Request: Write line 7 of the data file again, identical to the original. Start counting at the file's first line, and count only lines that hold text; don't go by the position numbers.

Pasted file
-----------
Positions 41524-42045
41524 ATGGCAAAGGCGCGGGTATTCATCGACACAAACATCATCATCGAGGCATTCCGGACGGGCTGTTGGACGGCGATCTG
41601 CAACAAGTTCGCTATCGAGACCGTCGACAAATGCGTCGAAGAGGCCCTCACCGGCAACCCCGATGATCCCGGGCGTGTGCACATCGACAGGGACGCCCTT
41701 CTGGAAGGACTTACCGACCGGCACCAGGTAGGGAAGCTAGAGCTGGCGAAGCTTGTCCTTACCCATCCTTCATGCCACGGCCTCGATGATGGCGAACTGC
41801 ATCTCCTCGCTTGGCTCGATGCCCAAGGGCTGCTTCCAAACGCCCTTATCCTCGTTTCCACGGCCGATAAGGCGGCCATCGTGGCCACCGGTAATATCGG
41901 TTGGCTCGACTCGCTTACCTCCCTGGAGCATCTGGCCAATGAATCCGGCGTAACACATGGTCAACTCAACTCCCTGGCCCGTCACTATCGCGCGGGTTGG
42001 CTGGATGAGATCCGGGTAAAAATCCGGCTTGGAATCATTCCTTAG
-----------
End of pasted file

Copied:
42001 CTGGATGAGATCCGGGTAAAAATCCGGCTTGGAATCATTCCTTAG